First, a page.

Smart Steering Wakes Sleepy Drivers

By Ken Briodagh June 23, 2015

Tired driving is, statistically, about as dangerous as chemically impaired driving, studies have often shown. Since there is such a danger here, the developers at Hoffmann+Krippner and Guttersberg Consulting thought they ought to do something about the problem. On June 23, the teams announced the SensoFoil steering wheel.

By using enhanced SensoFoil technology, which is made of super-thin environmental sensors, to measure grip pressure, manufacturers can now add an extra level of safety to vehicles. During normal driving, the operator is constantly moving their hands on the steering wheel, changing pressure as the fingers grip the wheel. With the sensors inside the steering wheel, a vehicle can sense if the driver’s hands stop moving whether the operator has fallen asleep with their hands on the wheel or if their hands are no longer on the wheel at all. Once a problem is detected, it will trigger a safety protocol to either wake up the driver or implement corrective measures.

Image via Shutterstock

Traffic experts claim that about 25 percent of all accidents are caused by extreme fatigue while driving. This makes nodding off or “micro-sleep” a leading cause of accidents.

This type of sensor can also be used to sense pressure in certain locations to allow for controlling emergency, entertainment and communication systems right from the wheel.

“Pressure Sensing SensoFoil cost-effectively provides extra features and capabilities to a diverse range of products,” said Jens Kautzor, CEO, Hoffmann+Krippner. “In addition, this sensing technology requires very little external energy since power consumption is very low. The sensor system is insensitive to electromagnetic radiation and therefore ideal for the automotive, aerospace and medical sectors.”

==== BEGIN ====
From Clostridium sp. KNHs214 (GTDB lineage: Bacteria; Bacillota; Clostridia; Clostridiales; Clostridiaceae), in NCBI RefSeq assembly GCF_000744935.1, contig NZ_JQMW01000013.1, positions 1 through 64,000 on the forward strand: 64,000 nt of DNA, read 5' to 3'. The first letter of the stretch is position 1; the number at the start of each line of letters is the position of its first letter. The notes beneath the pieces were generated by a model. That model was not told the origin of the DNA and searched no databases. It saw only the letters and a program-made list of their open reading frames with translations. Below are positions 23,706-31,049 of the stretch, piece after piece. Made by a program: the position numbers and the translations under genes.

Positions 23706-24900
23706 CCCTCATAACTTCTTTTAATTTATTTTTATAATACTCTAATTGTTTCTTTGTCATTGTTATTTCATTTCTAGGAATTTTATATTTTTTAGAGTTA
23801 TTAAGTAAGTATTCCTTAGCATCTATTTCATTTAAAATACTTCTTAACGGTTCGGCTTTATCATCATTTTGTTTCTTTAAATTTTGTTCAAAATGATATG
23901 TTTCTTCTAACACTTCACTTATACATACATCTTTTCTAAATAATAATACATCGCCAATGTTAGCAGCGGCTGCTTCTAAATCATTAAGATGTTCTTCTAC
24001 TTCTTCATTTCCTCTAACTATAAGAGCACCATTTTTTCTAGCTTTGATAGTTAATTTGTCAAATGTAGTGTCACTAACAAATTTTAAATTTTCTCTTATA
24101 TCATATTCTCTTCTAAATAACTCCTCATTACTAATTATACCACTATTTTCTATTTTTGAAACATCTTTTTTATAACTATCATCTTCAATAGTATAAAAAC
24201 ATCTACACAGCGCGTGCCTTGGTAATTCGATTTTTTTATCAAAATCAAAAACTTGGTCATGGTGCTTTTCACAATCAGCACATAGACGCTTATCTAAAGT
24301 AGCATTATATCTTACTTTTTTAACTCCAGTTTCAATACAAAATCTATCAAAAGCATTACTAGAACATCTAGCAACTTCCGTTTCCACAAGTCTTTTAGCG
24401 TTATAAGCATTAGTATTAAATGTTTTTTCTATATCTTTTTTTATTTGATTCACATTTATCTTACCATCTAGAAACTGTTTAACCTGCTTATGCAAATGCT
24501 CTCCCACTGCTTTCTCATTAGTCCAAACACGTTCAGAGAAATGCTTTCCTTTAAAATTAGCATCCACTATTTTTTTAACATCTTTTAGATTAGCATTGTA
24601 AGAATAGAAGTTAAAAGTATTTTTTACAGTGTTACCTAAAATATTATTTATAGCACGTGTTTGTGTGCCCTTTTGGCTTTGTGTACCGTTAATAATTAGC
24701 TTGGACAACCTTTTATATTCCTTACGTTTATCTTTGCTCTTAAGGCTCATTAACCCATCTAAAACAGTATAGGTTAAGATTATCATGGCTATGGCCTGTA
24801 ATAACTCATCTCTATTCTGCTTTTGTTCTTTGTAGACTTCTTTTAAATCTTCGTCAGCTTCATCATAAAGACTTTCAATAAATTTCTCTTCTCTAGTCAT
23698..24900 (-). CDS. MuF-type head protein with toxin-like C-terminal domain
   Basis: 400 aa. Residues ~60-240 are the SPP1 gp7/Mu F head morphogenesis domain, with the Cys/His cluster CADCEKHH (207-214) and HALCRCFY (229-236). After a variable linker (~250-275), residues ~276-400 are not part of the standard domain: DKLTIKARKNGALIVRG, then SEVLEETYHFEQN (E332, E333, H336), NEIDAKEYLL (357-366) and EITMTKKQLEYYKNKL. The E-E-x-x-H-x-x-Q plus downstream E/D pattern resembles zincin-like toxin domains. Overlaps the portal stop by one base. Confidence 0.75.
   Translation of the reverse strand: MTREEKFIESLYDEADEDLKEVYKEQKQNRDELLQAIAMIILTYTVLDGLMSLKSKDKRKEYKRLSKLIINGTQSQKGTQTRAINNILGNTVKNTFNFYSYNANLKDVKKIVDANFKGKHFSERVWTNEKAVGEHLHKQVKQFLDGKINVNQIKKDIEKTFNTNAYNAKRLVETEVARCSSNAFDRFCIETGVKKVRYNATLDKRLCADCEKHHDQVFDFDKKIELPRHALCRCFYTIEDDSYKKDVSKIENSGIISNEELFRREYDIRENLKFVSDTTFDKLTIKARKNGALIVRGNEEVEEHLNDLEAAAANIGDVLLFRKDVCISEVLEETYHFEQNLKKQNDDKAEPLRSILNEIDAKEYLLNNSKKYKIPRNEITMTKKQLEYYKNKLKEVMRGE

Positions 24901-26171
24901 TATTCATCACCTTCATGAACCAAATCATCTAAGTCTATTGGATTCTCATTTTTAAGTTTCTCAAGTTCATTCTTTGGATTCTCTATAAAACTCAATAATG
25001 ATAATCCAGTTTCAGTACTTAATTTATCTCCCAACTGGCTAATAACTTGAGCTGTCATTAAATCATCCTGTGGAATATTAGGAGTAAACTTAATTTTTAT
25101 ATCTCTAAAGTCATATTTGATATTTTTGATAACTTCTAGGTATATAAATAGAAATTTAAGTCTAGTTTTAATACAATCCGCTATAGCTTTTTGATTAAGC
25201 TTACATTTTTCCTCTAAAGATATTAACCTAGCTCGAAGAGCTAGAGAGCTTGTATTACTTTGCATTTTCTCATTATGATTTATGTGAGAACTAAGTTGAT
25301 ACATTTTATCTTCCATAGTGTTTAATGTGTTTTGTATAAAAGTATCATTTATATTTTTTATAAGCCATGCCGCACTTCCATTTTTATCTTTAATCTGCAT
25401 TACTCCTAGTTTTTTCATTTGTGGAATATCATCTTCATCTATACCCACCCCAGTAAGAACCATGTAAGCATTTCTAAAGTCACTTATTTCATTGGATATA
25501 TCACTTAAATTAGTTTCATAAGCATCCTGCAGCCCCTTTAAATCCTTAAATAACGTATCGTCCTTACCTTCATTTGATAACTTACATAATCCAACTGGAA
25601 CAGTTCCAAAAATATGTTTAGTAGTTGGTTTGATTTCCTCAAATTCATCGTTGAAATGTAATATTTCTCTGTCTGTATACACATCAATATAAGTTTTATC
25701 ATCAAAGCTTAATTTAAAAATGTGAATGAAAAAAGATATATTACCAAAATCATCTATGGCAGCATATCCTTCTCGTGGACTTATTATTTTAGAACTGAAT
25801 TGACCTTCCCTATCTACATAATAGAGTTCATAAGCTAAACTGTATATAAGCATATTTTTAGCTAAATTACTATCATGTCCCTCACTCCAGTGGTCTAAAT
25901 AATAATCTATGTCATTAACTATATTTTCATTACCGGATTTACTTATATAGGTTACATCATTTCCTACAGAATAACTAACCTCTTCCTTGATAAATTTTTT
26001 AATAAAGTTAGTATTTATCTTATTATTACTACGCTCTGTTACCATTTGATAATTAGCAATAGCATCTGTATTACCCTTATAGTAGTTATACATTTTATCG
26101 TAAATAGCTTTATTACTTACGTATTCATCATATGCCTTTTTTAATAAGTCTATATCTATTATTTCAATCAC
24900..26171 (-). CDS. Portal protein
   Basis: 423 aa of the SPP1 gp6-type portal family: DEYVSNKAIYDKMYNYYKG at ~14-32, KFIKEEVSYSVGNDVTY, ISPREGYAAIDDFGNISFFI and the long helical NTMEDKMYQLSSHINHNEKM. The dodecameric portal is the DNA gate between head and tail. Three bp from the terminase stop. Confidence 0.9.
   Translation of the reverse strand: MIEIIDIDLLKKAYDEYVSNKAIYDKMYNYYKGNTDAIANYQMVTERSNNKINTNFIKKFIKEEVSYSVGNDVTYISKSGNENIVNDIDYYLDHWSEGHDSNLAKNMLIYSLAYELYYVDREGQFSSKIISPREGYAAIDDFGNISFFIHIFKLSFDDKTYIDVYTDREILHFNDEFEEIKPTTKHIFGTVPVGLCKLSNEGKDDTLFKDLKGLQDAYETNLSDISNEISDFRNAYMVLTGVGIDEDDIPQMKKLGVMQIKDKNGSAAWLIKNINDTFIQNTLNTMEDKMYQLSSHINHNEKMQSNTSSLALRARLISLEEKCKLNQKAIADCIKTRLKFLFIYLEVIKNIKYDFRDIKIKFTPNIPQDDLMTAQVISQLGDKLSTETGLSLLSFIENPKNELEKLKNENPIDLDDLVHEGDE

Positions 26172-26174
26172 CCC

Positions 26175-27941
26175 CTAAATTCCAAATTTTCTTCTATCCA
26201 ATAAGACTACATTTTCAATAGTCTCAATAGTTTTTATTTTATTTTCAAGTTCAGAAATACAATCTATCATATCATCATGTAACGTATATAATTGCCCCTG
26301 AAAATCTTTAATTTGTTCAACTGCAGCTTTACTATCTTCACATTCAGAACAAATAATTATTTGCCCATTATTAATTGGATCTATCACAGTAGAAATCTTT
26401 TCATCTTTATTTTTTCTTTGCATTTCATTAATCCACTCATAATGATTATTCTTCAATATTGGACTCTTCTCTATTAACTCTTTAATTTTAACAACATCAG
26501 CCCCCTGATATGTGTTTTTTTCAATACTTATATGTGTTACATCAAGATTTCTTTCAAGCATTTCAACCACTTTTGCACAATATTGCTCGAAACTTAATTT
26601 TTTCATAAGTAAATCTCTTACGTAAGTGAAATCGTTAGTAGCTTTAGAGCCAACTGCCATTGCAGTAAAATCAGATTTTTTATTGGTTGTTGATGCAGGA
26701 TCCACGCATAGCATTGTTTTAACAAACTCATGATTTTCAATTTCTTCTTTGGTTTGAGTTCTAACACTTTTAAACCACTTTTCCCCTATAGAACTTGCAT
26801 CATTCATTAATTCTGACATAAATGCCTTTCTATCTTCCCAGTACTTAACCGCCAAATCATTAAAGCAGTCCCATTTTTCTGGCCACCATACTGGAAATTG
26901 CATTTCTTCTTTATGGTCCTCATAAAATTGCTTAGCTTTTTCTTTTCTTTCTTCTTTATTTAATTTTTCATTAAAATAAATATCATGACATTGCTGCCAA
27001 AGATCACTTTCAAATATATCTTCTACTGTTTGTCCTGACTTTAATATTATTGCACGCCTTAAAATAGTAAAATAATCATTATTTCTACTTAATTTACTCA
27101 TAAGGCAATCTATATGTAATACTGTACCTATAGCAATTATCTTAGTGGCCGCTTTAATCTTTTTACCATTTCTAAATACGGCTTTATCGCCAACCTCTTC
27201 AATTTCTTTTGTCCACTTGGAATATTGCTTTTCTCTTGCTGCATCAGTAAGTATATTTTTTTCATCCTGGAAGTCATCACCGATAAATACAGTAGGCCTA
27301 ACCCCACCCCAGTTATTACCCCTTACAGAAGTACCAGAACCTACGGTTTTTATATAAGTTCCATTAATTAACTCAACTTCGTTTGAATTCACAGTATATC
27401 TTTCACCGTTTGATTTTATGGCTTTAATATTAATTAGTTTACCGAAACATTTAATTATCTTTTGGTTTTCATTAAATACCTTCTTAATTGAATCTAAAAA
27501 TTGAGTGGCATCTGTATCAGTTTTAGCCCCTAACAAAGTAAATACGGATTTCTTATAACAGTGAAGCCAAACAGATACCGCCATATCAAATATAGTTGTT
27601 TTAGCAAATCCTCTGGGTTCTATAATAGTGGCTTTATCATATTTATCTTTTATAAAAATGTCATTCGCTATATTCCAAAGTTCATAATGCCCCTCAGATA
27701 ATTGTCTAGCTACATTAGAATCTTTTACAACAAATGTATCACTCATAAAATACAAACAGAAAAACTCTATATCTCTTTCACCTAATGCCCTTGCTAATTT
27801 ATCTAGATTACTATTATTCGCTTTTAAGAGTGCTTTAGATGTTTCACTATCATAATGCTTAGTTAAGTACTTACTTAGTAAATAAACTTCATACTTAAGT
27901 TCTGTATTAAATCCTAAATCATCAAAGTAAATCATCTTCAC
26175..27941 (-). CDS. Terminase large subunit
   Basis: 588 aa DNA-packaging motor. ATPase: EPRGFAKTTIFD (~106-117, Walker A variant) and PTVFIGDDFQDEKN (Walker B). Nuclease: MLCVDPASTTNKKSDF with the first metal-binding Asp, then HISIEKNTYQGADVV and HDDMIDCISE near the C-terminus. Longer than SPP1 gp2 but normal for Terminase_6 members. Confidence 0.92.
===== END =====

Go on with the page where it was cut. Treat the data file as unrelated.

The implications for regular driver safety should not be underestimated, but the real champions of this kind of implementation should be the supply chain folks and long-haul truckers who are often behind the wheel for long hours and driving tired, at risk for accidents. Let’s get those folks behind a smart wheel instead, shall we?

For more about this kind of technology, join us for the Connected Transportation conference at IoT Evolution Expo, August 17 to 20 at Caesars Palace in Las Vegas. 

Edited by Maurice Nagle
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